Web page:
Why do some less-than-healthy foods get all the attention? Clever—or misleading—marketing doesn’t hurt. Here are five overrated foods, plus five underrated stars that deserve a spot in your grocery cart.

5 overrated foods

1. Protein bars

one donut protein bar

“It’s like having the doughnuts you’re not supposed to have filled with everything you are supposed to have,” says ONE about its Maple Glazed Doughnut Flavored Protein Bar.

Everything you’re supposed to have?

ONE bars are mostly protein isolates, processed fiber, sugar alcohols, palm and palm kernel oil, and (in many flavors) the sweetener sucralose, which gets our “avoid” rating (see chemicalcuisine.org). ONE’s competitors—like Quest and stevia-sweetened Protein One—aren’t much better.

Yes, they’re largely sugar-free. But they’re not chock-full of nutrient-rich real food, either. And nearly all Americans already eat plenty of protein (see Sept. 2018, p. 3). Instead, snack on a handful of fruit, veggies, or nuts.

2. Green juices

bolthouse farms daily greens juice

Daily Greens. Green Goodness. Green Machine. Why wouldn’t you grab one of those shortcuts to the land of kale and spinach? Answer: Apple juice.

“It isn’t always convenient to carry around a combination of cucumber, celery, romaine, kale, kiwi and other greens to snack on,” chirps Bolthouse Farms’ website. “Which is why we put their juices all together for you in this bottle.”

Oops! Forgot to mention the apple.

Daily Greens, for example, has more (nutrient-poor) apple juice than anything else. No wonder a 15 oz. bottle packs 150 calories, largely from 30 grams (7 teaspoons) of total sugars.

Some juices have less. Suja Über Greens (6 grams of sugars) is mostly vegetable juice. But it tastes like, well, vegetable juice. All that to avoid irresistible garlicky sautéed spinach, kale-and-avocado salad, or a broccoli-shiitake stir-fry?

3. Granola

nature's path honey almond granola

Nature’s Path Organic promises “real ingredients" and “whole grain goodness” in its Honey Almond Granola, which, like most granolas, is made with whole oats.

Too bad it doesn’t also promise honest labels. The package’s Nutrition Facts use the 1 oz. (1/3-cup) serving size for snacks, not the 2 oz. (2/3-cup) serving for dense cereals.

Some other brands, like Purely Elizabeth, also play the serving-size game.

And even a (still petite) 2/3-cup serving packs 280 calories and a quarter of a day’s added sugar. That’s typical for granola, which is calorie dense and often sugar laden.

Want a lighter, less-sugary breakfast? Start with unsweetened muesli, shredded wheat, oatmeal, or bulgur.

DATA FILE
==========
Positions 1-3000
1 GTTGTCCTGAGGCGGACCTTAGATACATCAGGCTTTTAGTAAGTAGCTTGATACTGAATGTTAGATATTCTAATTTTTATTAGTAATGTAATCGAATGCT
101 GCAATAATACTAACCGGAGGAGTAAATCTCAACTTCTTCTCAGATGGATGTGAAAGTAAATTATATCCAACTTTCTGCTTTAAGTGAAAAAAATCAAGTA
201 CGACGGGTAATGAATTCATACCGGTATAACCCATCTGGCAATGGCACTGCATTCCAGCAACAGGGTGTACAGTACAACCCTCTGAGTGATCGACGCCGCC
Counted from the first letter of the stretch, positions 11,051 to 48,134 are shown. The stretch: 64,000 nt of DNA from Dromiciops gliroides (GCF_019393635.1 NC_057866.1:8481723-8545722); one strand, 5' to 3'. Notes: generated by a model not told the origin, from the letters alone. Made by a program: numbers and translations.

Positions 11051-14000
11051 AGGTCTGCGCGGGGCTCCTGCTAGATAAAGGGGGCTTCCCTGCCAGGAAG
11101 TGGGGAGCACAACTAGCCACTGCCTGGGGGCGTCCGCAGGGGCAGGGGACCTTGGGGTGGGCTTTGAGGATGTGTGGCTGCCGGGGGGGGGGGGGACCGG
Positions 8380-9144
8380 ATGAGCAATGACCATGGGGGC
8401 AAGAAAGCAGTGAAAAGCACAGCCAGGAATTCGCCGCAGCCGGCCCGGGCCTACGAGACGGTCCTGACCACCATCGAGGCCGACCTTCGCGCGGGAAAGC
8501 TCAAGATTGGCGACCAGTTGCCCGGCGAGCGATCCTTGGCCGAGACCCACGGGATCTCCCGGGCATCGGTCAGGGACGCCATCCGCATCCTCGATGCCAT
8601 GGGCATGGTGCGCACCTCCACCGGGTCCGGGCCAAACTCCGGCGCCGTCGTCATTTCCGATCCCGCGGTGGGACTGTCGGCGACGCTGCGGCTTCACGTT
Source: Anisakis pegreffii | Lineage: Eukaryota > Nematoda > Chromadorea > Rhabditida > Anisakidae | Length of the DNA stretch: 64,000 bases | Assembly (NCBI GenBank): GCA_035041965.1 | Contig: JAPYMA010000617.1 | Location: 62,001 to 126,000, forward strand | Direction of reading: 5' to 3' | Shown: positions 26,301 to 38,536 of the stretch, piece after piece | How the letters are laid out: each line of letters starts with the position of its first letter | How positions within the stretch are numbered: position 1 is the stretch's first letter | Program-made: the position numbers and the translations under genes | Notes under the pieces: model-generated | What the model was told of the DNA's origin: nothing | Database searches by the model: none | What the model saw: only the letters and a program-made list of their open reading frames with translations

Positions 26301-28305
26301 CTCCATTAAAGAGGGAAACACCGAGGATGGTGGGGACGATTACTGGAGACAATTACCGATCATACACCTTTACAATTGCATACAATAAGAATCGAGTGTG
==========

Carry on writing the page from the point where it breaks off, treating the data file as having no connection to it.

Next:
4. Coconut sugar

madhava coconut sugar

“Pure & unrefined,” crows the Madhava Coconut Sugar bag.

Coconut sugar and white sugar each starts with a liquid (coconut palm sap or sugar cane juice) that’s then boiled down to form crystals.

Coconut sugar is brown because it skips white sugar’s final refining step. But would you call that unrefined? Hardly.

Coconut sugar has “naturally occurring nutrients magnesium, potassium, zinc, iron, B vitamins and amino acids,” adds Madhava. The amounts per teaspoon? Negligible.

Nutiva Coconut Sugar boasts that it has a “lower glycemic index than cane sugar.” That means that it causes less of a spike in blood sugar levels than sucrose. But fructose is lower than both, and it’s no health food. What’s more, studies that feed people low-glycemic foods don’t find much benefit anyway (see the cover story).

Bottom line: Coconut sugar is no better than honey, agave, maple, turbinado, or any other added sugar.

5. Veggie chips

garden veggie chips

“You can satisfy your crunchy cravings in a smart and wholesome way,” promise Sensible Portions Garden Veggie Sea Salt Wavy Chips.

Smart and wholesome? Sensible Portions has more potato flour, potato starch, oil, salt, and sugar than dried spinach, tomato, or beet powder.

Other brands of “veggie” chips and crisps—like Good Health and Eat Smart—are similar. Tomato-and-spinach-hued potato chips are one of the oldest tricks in the book.

Even if veggie chips had enough pulverized greens to boost their nutrient levels, they wouldn’t be smart and wholesome. Smart is crunching on carrots, grape tomatoes, bell peppers, and other non-starchy fresh veggies that fill you up with few calories.